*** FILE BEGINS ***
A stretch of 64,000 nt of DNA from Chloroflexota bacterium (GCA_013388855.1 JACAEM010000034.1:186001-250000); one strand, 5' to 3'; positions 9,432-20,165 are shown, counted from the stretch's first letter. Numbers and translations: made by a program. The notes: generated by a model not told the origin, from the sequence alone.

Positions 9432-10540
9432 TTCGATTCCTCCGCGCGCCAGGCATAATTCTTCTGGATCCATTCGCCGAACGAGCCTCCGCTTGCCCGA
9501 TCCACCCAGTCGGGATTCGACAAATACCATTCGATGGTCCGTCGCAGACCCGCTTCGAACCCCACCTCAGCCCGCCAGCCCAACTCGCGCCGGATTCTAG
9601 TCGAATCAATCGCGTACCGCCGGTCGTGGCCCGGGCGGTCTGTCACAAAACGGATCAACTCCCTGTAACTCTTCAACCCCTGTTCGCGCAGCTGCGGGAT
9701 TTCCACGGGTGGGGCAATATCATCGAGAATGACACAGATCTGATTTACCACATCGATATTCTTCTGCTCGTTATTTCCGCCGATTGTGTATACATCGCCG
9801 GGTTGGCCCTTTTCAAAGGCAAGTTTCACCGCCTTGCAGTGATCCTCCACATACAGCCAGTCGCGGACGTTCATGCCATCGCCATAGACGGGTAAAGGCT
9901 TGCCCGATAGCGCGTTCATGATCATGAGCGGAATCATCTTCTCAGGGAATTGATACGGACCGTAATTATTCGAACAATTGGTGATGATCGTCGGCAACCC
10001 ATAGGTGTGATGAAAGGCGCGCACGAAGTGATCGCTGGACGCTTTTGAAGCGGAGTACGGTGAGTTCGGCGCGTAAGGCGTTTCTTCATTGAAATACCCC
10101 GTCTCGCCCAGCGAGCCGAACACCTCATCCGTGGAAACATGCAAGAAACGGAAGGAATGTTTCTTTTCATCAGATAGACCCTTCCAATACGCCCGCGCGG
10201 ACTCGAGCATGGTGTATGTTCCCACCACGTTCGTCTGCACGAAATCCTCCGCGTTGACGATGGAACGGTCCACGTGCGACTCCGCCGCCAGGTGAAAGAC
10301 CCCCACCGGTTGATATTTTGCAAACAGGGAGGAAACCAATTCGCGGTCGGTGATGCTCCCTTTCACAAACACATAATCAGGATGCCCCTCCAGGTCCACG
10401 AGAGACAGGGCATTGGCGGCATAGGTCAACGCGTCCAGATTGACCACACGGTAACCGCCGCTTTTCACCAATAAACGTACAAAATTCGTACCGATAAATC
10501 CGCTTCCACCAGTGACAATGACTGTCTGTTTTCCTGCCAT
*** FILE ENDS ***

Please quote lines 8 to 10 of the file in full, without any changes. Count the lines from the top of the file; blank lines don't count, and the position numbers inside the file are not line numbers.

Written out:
9901 TGCCCGATAGCGCGTTCATGATCATGAGCGGAATCATCTTCTCAGGGAATTGATACGGACCGTAATTATTCGAACAATTGGTGATGATCGTCGGCAACCC
10001 ATAGGTGTGATGAAAGGCGCGCACGAAGTGATCGCTGGACGCTTTTGAAGCGGAGTACGGTGAGTTCGGCGCGTAAGGCGTTTCTTCATTGAAATACCCC
10101 GTCTCGCCCAGCGAGCCGAACACCTCATCCGTGGAAACATGCAAGAAACGGAAGGAATGTTTCTTTTCATCAGATAGACCCTTCCAATACGCCCGCGCGG